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Builder sentiment plummets in the face of rising interest rates

OTTAWA – July 13, 2022 – The 2022 Q2 release of the Canadian Home Builders’ Association (CHBA) Housing Market Index (HMI) shows the sobering impact that rising interest rates, added on top of ongoing challenges sourcing skilled trades professionals, is having on builder confidence. The single-family and multi-family HMI indicators, which were at record highs in the high eighties in Q1 (at 89.4 and 88.8 respectively) have tumbled to 65.7 for singles and 59.9 for multis. Today’s Bank of Canada rate hike will no doubt further dampen the building industry outlook in the coming months.

The CHBA HMI is a leading indicator about the current and future health of the residential construction industry in Canada.  As an industry sentiment index, it provides warning signals ahead of building permits and housing starts. Low HMI scores indicate a strong likelihood of falling housing starts in the coming months—this at a time when Canada is looking to increase, not decrease, housing starts to improve housing affordability.

The HMI for single-family builders of 65.7 in Q2 2022 reflects a dramatic decline of almost 24 points since last quarter. The previous low was 77.8 in Q3 2021 when escalating supply chain issues were creating much uncertainty. The even more dramatic drop of the multi-family HMI down to 59.9 in Q2 2022 is a decline of 29 points since the last quarter, and a sign that high-rise construction could slow substantially. Its previous low was 77.6, also in Q3 2021.

The interest rate increases add to the challenges of ongoing supply chain issues and labour shortages that are still resulting in an average of 10 weeks in delays in home completions and driving up costs. Construction costs on a 2,484 sq. ft. home are up $78,000 since the start of the pandemic, and labour costs are estimated to be up 26%.

And now, the impacts of the interest rate hikes on potential buyers of newly constructed homes are direct and substantial: of those builders and developers surveyed, 50% of respondents indicated that as a result of the interest rate increases there has been less traffic of prospective buyers, 45% said that buyers are delaying purchasing, and 38% say buyers have started changing their minds about purchases.

“While raising interest rates target curbing overall inflation in the economy, their likely effect on slowing housing starts is at odds with the need to get more supply online to address Canada’s housing supply shortage and the chronic housing affordability issues that come with demand continually outstripping supply. Furthermore, rising interest rates affect first-time home buyers the most, knocking more and more well-qualified buyers out of the market, keeping those would-be buyers in rental units and causing further shortages in the rental stock as well. Unless we build more homes, we will always have a supply and demand imbalance and affordability challenges. With the current interest rate environment, there will need to be government policy to counter its impacts on new construction, or we will fall further behind with housing supply deficit,” says CHBA CEO Kevin Lee. “A return to thirty-year amortizations for first-time buyers on entry-level homes would be one such measure that continues to make a lot of sense and could help young people still enter the market,” he adds.

CHBA’s HMI provides a leading market indicator for both the single-family and multi-family markets in Canada, before permits and starts. Released on a quarterly basis, the HMI is providing insight into the industry, including many of the issues that are affecting housing affordability. The data for the CHBA HMI comes from an exclusive panel of CHBA homebuilders from coast to coast. Every quarter, this responds to a series of questions about market conditions. CHBA then uses proprietary statistical analysis to prepare the quarterly HMI. In addition to the standard HMI questions, each quarter CHBA asks “special questions” that allow the Association to gather data and insights into current issues affecting the industry across the country.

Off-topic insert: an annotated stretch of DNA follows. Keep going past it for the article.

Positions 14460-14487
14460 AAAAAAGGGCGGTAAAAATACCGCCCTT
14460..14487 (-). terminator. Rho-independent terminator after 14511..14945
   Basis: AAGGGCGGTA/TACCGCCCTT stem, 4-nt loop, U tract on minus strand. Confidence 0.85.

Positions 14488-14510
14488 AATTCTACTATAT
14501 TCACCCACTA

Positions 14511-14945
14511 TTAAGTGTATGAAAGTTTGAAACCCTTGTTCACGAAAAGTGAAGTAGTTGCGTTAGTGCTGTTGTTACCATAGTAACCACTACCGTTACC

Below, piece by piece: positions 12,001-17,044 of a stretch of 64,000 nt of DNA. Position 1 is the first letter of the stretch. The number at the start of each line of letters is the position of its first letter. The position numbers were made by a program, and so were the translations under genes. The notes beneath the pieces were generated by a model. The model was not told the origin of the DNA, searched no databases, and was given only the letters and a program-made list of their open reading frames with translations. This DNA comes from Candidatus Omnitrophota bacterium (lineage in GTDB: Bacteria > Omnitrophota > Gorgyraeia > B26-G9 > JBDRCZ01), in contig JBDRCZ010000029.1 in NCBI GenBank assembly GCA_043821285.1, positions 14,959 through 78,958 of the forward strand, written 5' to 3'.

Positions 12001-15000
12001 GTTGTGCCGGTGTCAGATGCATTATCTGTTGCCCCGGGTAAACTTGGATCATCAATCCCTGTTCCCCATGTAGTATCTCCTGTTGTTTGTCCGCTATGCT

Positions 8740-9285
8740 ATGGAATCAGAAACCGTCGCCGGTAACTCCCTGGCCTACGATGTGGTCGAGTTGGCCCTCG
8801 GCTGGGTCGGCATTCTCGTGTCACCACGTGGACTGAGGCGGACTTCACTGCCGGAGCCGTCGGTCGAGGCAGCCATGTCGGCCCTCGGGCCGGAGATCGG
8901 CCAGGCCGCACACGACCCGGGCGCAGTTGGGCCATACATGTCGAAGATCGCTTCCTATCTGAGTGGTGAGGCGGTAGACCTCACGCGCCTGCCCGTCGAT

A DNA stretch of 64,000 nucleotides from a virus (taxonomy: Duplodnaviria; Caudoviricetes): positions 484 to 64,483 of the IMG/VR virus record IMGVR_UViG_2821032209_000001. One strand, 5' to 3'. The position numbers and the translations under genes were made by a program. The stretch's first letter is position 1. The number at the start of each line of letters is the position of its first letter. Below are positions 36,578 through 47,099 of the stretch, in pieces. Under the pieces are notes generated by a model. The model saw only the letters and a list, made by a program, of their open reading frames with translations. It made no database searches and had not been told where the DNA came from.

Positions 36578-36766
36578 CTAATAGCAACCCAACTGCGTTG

For more information on CHBA’s HMI, including the detailed methodology and key takeaways, please visit the official CHBA HMI webpage.  


Journalists wishing to interview Kevin Lee, Chief Executive Officer of the Canadian Home Builders’ Association are encouraged to submit their request by email to

About the HMI
CHBA’s Housing Market Indicator (HMI) provides a much-needed leading indicator about the current and future health of the residential construction industry in Canada. It is the only sentiments indicator for the sector in the country and has been modelled on the very successful and influential American version delivered by the National Association of Home Builders’, which is used regularly by financial analysts, the Federal Reserve, policymakers, economic analysts, and the news media. Through the CHBA HMI, CHBA is doing the same for Canada. The CHBA HMI is released on a quarterly basis, providing a regular litmus test for the residential construction industry, which is one of Canada’s largest employers and whose health is critical to the overall Canadian economy.

To deliver the HMI, CHBA surveys an exclusive expert panel made up of single-family and multi-family builders from across Canada that reflect market conditions across the country. Panel participants are asked to rate market conditions for the sale of new homes at the present time and in the next six months as well as the traffic of prospective buyers of new homes. HMI numbers are not seasonally adjusted. Over time as more data is collected, the HMI will indicate trends in the market and will likely be able to predict housing starts six months in the future.